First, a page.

Technology has awarded us the opportunity to work together and collaborate efficiently and effectively across departments, businesses, and borders. However, this doesn’t always go according to plan.

Pipeline

If you’re anything like me, you would have probably found yourself pulling your hair out in frustration trying to understand the logic behind the file names your colleagues come up with. You might even get lost in the maze of bizarre folder structures.

While this might all seem quite chaotic, we have to admit that there’s usually a method to this madness. For example, if you take a look at my personal computer, you’ll quickly see that it’s full of files both important and unimportant all mixed up together in the Downloads folder.

But it doesn’t end there. If you dig deeper than the surface, you’ll find another combination of critical files and unnecessary files all together in my Dropbox and Google Drive.

This entropy is how I’ve always worked, and I have a general idea of what everything is and where everything is located on my hard drive or the cloud. But the problems start when I start to collaborate with my colleagues.

They don’t have a clue about why I chose unusual names for the files and folders that I am working with or why they were saved in drastically different locations. To make things worse, I also change my style when it comes to selecting file names and how I organize them based on the project.

Whenever I have to go back to an old project, I almost never recognize it. This issue is primarily because the systems I use change over time and appear completely different from what I used before. As a result, I have to spend a considerable amount of time identifying and reorganizing old files before I can work with them again.

Reorganizing old work takes a lot of time, so I don’t do it.

So, this begs the question. When I’m struggling to navigate through my system, how can I expect someone else to make sense of it?

When you approach this from a business perspective, it’s going to cost a lot of money. In fact, according to research, an average employee spends approximately two and a half hours each day or six weeks per year looking for things.

That adds up to over one and a half months of wages over a calendar year that doesn’t yield any return on your investment!

From the employee’s perspective, this can lead to decreased productivity, stunting of professional growth, poor time management, and a reduction in lifetime earnings.

As most of us, regardless of our profession, have to work in a collaborative team environment, we can no longer work in isolation doing whatever we want as long as it gets the job done. So, something has to change.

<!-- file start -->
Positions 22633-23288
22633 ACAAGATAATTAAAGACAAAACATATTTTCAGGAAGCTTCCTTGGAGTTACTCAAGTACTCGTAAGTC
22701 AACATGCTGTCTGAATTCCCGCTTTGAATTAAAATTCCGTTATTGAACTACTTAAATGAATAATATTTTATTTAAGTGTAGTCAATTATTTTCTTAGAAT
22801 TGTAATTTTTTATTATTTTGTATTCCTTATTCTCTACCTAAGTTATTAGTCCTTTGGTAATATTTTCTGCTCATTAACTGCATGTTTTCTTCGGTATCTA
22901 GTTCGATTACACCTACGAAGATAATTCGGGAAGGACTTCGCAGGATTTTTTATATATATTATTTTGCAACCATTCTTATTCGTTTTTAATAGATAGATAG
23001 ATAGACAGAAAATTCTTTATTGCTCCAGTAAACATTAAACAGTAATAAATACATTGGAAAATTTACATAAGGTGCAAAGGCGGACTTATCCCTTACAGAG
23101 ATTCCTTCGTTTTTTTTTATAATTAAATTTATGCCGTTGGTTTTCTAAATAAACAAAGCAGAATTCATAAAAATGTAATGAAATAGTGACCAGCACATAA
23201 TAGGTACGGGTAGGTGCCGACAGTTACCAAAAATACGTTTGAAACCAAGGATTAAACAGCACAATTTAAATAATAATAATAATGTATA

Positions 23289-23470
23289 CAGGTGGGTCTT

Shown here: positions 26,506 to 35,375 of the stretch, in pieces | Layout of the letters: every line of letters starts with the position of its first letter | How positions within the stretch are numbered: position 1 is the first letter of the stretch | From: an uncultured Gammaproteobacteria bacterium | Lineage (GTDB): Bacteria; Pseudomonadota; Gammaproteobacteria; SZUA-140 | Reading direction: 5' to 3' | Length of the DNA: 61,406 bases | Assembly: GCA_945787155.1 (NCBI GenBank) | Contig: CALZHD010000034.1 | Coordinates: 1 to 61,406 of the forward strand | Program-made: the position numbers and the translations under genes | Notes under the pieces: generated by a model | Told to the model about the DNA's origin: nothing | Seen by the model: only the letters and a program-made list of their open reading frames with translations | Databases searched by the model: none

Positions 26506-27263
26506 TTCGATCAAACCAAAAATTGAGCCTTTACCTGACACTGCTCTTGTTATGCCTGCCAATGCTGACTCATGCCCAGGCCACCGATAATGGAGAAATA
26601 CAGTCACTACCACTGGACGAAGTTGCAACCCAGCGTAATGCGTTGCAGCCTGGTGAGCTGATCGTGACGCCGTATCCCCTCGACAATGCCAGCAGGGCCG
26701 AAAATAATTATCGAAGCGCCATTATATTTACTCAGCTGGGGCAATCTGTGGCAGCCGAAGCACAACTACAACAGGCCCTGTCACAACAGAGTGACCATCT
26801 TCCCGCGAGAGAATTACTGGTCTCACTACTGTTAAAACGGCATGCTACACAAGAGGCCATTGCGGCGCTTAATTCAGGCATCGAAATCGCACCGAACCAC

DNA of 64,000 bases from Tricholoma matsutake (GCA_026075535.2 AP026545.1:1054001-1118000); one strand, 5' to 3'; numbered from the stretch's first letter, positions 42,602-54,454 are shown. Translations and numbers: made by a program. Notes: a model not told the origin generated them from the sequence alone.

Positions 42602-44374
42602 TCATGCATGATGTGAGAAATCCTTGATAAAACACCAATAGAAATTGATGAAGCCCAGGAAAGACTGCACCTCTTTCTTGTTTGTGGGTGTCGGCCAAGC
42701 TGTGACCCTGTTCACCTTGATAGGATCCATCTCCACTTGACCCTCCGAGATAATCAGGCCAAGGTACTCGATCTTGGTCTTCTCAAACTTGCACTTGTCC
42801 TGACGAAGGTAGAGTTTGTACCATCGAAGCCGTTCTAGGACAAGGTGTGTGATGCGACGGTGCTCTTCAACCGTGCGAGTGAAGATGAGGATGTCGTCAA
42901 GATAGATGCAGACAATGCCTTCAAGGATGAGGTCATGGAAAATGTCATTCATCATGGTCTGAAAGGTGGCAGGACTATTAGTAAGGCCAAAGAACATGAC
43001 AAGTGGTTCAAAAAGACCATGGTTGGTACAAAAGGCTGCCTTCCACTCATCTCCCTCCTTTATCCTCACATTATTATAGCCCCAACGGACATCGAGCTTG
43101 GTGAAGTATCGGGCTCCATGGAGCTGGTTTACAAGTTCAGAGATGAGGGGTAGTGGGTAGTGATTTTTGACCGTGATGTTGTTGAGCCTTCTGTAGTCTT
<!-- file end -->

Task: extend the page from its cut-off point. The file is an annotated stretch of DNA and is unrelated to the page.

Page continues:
I found that I was highly organized while working on software development tasks above everything else. This improvement can be directly attributed to the fact that software developers have to follow strict rules when it comes to naming convention and folder structures.

If they failed to follow the rules, the software wouldn’t work. However, it’s easier to stick to the rules and remain organized as software developers can automate almost all of these mundane tasks. In fact, by doing so, they free up a considerable chunk of time to concentrate on the fun part of the job - creative problem-solving.

However, when it comes to managing a creative project effectively, it’s difficult to get a whole team of artists to apply some strict rules like those followed by software developers. In fact, you can even argue that this approach stifles creativity.

I spent the last five years working in the animation industry trying to implement traditional naming conventions, folder structures, and automating mundane tasks. I did this to help artists focus solely on their art, and I found that it was never going to be an easy undertaking as everyone else was also like me.

I mean, they had their way of working and their system for keeping their work organized. So I started wondering, what if software development methodologies and creative project management are worlds (or even universes) apart? Maybe the methods used for software development shouldn’t be applied to creative project management.

This point got me thinking, and I ended up with the following questions:

  • What if we take a visual approach to help artists seamlessly collaborate regardless of how they organize their work?
  • Can we live without naming conventions?
  • Is it essential to identify a universal standard for naming files?
  • On a personal level, how do you organize data and your creative work?
  • What do you hate the most while collaborating with others?
  • Can we work together, but separately?
Written by Pauli Suuraho Illustrated by Eva Eskelinen Edited by Andrew Zola